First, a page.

Previous studies have shown how undocumented migrants respond to formal and informal barriers by practising self-medication, and thus delaying treatment [5, 29]. These alternative health-seeking strategies give rise to concern as self-medication and delayed treatment may lead to harm and aggravated health conditions. This was seen in the case of Participant 5, who had been using the same prescription for his heart disease for several years without receiving any medical follow-up or adjustments. In a German study, NGO physicians reported that undocumented migrants had a higher degree of illness on average than did patients in normal practice because they delayed treatment. Instead undocumented migrants had a wider use of non-prescription medications and illegally obtained medications which may be of public health concern as unregulated use of medications such as antibiotics can increase resistant strains [5].
We found that undocumented migrants primarily operate on the basis of fear, which also induces the use of alternative healthcare-strategies, as contact with the healthcare system may be connected to fear of being denied care or being reported to the police. Accordingly in a study among undocumented migrants in Sweden, 67 percent of the respondents reported that that they felt their risk of being arrested by authorities at a hospital was either 'quite high' or 'extremely high' [14].
An American study found, that undocumented Latino migrants who expressed fear about seeking healthcare were likelier to report difficulties obtaining prescribed medication, medical and dental healthcare [30].
The interviews with ER nurses gave insight into policy and practice concerning access to healthcare for undocumented migrants, thereby shedding light on how encounters with undocumented migrants are perceived within an organisational context. This further complemented and contextualised the findings from the interviews with undocumented migrants. From the perspective of professionals situated within the healthcare system, our results show that most ER nurses are willing to treat undocumented migrants as they would treat any other patient, without taking their migratory status into consideration. However, one nurse reported a case in which the police had been contacted. This case confirms that insecurities may arise from the lack of guidelines on how to respond to undocumented migrants seeking healthcare. All nurses reported that there are no guidelines on undocumented migrants' right to emergency care other than those codified in general codes of medical ethics [31]. Thus, due to the lack of guidelines, undocumented migrants' access to emergency care depends on how ER nurses interpret and act on codes of medical ethics and personal convictions. It has been argued that healthcare professionals' ethical obligation of confidentiality should extend to undocumented migrants thereby upholding their duty to do no harm [32]. However, it has been previously reported that healthcare professionals may experience clashes between what their medical ethics tell them to do and the common incriminatory discourse regarding undocumented migrants [6]. While this study has focused on ER nurses, other reports have shown that undocumented migrants may face access problems earlier in the system, for example, when engaging with hospital administrators, who are not bound by the same codes of medical ethics [6]. This shows that there may be barriers on different levels within the healthcare system underlining the complexity of undocumented migrants' access to healthcare.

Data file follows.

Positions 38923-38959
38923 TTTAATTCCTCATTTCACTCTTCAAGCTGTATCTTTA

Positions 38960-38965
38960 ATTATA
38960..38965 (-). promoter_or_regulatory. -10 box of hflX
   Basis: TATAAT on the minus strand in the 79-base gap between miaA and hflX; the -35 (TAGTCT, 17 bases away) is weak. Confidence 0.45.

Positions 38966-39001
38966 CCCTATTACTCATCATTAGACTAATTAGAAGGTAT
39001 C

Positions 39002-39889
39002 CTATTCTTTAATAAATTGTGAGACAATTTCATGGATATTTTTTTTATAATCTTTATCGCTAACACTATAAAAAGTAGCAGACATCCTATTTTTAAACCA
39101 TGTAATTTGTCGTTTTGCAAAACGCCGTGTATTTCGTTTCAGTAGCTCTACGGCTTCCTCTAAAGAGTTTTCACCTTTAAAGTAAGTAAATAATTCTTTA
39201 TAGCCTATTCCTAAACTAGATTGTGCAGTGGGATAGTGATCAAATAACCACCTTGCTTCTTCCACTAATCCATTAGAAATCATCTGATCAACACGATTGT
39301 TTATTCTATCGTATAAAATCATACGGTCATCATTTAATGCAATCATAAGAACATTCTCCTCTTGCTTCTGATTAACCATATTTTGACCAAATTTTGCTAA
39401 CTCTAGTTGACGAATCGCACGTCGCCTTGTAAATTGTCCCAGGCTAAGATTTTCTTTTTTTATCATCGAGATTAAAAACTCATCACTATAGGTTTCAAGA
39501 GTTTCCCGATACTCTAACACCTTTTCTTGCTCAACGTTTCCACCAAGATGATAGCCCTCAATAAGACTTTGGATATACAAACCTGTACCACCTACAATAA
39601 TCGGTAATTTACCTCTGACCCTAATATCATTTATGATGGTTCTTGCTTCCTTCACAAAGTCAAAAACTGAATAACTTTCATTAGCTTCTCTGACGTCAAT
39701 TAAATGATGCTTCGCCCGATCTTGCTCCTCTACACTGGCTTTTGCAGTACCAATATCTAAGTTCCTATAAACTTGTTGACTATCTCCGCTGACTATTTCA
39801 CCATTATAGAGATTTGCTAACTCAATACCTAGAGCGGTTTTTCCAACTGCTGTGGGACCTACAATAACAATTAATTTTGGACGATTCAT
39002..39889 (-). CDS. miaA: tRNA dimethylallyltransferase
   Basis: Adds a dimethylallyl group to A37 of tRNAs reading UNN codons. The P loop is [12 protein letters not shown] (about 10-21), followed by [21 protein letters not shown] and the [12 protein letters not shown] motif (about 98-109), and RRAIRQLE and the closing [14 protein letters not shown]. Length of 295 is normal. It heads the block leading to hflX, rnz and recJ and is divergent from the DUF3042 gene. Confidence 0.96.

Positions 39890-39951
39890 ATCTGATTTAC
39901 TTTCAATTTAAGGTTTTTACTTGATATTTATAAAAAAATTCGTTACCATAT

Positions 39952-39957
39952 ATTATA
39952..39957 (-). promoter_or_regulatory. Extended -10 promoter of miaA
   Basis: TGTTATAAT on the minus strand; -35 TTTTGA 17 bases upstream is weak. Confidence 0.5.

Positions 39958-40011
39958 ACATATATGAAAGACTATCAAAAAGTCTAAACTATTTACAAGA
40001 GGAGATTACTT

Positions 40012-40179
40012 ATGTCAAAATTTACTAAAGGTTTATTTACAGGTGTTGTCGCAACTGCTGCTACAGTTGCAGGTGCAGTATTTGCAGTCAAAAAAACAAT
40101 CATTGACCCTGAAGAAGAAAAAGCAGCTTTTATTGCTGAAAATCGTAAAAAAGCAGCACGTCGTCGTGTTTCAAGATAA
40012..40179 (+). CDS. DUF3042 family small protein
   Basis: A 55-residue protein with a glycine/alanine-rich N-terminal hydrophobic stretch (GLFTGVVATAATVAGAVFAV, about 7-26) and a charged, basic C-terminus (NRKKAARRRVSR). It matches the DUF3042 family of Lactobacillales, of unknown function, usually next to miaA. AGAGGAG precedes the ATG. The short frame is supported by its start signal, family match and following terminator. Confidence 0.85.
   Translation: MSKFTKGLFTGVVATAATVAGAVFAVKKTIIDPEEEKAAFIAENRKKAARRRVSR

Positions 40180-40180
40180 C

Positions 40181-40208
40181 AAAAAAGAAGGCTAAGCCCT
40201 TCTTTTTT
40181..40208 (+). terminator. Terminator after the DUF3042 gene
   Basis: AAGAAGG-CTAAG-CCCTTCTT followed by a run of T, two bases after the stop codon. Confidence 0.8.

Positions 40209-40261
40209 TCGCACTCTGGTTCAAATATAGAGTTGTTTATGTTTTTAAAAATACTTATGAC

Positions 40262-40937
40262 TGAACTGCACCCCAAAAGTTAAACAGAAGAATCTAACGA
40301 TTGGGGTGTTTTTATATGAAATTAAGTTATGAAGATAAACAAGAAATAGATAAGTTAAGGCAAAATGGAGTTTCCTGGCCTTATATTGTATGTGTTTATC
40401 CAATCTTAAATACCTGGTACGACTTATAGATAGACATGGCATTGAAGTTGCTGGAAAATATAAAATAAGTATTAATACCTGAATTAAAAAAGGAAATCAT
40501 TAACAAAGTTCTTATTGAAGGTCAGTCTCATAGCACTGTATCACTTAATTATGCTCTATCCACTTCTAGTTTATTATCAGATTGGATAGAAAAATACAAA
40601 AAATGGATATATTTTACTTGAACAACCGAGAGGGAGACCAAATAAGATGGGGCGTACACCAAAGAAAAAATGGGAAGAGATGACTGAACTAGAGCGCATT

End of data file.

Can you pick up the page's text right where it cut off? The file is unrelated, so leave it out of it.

Discussing undocumented migrants' access to healthcare is relevant in a human rights framework. The fundamental principles of non-discrimination and 'the right to health' are outlined in international human rights laws [9, 12, 18]. These are, inter alia, codified in the 'International Covenant on Economic, Social and Cultural Rights', and are further elaborated in the 'General Comment No. 14' (2000), where it is specified that states are under the obligation to respect an individual's right to health by refraining from denying or limiting equal access for all persons, including undocumented migrants, to preventive, curative and palliative care [9, 33]. Thus, states should promote, provide and facilitate measures to realise this [12]. In reference to international human rights law, it can therefore be argued that immigration status should not influence entitlements to healthcare, and that a first step towards securing undocumented migrants medical rights would be to separate the intertwined relationship between immigration control and healthcare [13].